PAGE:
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Ard Fheis 2004 - Ramsey - inequalities remain in housing provision remain

28 February, 2004


Sinn Féin Councillor Sue Ramsey speaking in support of motions 101 and 103 said that 'Inequalities in housing provision acted as a catalyst to the civil rights movement 35 years ago. Despite all the progress that has been made since then, inequalities in housing provision remain to this day.' Ms Ramsey said:

The number of households presenting themselves as homeless in the 6 counties is up 16%, mortgage repossessions are up 25% on last year, the average price of NHBC registered houses is up 10% and Housing Executive stock is down by over 7,000. These figures send out a warning signal.

95% of all new dwellings started in 2002-03 were commissioned by the private sector. This points up a huge imbalance in the building of social housing. Unless there is a radical rethink about meeting the demand for social housing there will continue to be unacceptable increases in homelessness and increased pressure of Housing Executive waiting lists.

These motions demand that there be a significant increase in social housing provision in the six counties. I would like to strongly support this demand -- current provision is totally inadequate. However, it is not just a matter of increasing the amount of investment being put into the development of social housing -- it is also a matter of ensuring that this investment is used to promote equality.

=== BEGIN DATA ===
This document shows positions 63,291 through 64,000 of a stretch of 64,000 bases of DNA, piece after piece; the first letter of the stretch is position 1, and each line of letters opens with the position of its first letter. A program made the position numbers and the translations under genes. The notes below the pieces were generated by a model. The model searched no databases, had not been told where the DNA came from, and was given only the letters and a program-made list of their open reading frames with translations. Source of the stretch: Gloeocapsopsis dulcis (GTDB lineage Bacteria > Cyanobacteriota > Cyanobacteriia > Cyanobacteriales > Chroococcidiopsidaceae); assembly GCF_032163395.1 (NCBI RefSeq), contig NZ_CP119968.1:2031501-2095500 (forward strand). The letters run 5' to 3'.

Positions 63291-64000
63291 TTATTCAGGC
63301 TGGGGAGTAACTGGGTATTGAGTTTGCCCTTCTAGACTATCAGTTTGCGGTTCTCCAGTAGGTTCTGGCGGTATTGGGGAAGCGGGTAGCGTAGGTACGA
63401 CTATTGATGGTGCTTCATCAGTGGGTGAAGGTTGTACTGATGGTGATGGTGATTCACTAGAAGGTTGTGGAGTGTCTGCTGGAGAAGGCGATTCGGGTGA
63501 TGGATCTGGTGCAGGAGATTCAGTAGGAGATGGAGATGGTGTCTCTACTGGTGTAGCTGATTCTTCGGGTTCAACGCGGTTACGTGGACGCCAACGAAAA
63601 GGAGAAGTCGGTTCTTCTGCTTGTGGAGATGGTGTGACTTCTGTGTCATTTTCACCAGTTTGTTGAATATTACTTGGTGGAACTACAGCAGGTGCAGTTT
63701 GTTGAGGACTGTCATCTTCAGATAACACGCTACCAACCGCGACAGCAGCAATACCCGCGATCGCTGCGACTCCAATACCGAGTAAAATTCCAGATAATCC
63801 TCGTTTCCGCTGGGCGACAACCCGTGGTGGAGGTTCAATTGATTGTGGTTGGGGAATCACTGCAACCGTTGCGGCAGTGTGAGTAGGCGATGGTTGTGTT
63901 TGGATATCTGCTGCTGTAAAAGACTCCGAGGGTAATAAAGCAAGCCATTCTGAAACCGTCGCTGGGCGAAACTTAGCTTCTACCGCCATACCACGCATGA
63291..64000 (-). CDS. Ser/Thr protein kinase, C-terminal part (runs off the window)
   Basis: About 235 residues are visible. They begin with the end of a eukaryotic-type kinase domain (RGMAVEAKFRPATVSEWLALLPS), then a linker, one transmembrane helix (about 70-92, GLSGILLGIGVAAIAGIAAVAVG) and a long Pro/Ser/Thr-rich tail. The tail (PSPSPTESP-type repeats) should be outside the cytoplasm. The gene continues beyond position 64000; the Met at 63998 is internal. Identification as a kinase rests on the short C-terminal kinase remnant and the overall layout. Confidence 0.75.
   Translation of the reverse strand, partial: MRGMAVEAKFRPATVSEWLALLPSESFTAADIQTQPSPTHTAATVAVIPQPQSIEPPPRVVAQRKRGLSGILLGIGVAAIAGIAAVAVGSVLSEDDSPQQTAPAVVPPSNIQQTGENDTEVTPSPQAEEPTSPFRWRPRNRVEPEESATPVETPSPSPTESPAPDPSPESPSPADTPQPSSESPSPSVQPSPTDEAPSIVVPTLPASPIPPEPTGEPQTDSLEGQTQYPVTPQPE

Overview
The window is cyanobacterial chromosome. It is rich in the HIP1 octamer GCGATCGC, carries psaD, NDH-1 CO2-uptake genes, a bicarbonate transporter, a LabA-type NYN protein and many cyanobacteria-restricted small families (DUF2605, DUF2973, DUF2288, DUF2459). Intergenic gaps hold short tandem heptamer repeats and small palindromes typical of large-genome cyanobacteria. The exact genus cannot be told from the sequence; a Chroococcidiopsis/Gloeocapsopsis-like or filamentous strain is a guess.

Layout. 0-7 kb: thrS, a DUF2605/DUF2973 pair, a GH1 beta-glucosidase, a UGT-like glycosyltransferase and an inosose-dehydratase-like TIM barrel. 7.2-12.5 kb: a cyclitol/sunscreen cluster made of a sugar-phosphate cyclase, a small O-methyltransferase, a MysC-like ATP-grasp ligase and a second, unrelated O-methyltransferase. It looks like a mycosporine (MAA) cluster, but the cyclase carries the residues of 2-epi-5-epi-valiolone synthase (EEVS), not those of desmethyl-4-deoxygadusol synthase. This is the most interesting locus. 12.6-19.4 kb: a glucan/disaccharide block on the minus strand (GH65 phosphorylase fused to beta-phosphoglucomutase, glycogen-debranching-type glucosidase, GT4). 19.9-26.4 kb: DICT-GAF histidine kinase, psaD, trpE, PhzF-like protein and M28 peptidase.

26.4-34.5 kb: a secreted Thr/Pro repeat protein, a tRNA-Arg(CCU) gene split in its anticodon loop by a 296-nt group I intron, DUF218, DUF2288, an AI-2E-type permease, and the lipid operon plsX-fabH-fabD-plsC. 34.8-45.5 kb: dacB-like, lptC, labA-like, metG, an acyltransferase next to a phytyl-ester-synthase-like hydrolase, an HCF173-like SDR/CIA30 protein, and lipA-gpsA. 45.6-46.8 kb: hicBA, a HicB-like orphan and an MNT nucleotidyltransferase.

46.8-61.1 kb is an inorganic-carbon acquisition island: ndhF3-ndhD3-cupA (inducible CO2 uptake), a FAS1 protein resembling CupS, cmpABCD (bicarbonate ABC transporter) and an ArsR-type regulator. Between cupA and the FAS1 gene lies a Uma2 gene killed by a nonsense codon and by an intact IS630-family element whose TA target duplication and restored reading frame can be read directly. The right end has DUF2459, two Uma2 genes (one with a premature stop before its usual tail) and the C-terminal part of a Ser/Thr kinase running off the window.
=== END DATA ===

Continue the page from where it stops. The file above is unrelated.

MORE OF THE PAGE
Inequalities in housing provision acted as a catalyst to the civil rights movement 35 years ago. Despite all the progress that has been made since then, inequalities in housing provision remain to this day.

The issue of poor housing has dogged the six county statelet since its inception. It needs to be sorted out once and for all. That will require determination; it will require organisation and it will require resources. None of these are adequately forthcoming at the moment. Until they are, the scourge of inadequate and unequal housing provision will remain. What is needed is for a properly funded Housing Executive to be allowed to fulfil its role in providing a volume of social housing that is sufficient to deal with the needs of the population.

Twelve months ago there were 14,000 homeless applications, these new figures show that since then almost 16,500 people have presented themselves as homeless. We need too help people avoid homelessness, to bring people out of homelessness and to continue to provide support for people escaping homelessness. This requires sustained action and political will

Need for emergency accommodation and support accommodation. Pay tribute to Simon Community for work they carry out and to those organisations who have ensured that this issue remains on the political agenda.We need to radically review the current strategy because the reality is that the current housing strategy is failing to meet need.

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